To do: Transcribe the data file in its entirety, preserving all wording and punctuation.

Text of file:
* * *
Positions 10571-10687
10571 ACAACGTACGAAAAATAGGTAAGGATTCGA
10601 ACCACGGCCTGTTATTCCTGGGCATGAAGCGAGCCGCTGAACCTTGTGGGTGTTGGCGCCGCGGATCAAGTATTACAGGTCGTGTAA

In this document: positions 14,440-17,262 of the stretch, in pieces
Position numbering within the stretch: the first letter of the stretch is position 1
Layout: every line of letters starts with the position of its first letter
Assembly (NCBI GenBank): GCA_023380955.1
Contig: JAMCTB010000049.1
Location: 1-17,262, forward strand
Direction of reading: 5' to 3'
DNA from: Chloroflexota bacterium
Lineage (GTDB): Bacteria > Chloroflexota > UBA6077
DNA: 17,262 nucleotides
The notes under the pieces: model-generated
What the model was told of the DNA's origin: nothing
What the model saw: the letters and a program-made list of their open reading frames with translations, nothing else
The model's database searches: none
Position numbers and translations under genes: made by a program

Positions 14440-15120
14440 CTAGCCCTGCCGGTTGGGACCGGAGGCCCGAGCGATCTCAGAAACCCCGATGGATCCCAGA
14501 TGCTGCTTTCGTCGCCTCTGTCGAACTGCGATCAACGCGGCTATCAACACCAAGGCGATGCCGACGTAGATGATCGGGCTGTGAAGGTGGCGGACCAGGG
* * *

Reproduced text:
Positions 10571-10687
10571 ACAACGTACGAAAAATAGGTAAGGATTCGA
10601 ACCACGGCCTGTTATTCCTGGGCATGAAGCGAGCCGCTGAACCTTGTGGGTGTTGGCGCCGCGGATCAAGTATTACAGGTCGTGTAA

In this document: positions 14,440-17,262 of the stretch, in pieces
Position numbering within the stretch: the first letter of the stretch is position 1
Layout: every line of letters starts with the position of its first letter
Assembly (NCBI GenBank): GCA_023380955.1
Contig: JAMCTB010000049.1
Location: 1-17,262, forward strand
Direction of reading: 5' to 3'
DNA from: Chloroflexota bacterium
Lineage (GTDB): Bacteria > Chloroflexota > UBA6077
DNA: 17,262 nucleotides
The notes under the pieces: model-generated
What the model was told of the DNA's origin: nothing
What the model saw: the letters and a program-made list of their open reading frames with translations, nothing else
The model's database searches: none
Position numbers and translations under genes: made by a program

Positions 14440-15120
14440 CTAGCCCTGCCGGTTGGGACCGGAGGCCCGAGCGATCTCAGAAACCCCGATGGATCCCAGA
14501 TGCTGCTTTCGTCGCCTCTGTCGAACTGCGATCAACGCGGCTATCAACACCAAGGCGATGCCGACGTAGATGATCGGGCTGTGAAGGTGGCGGACCAGGG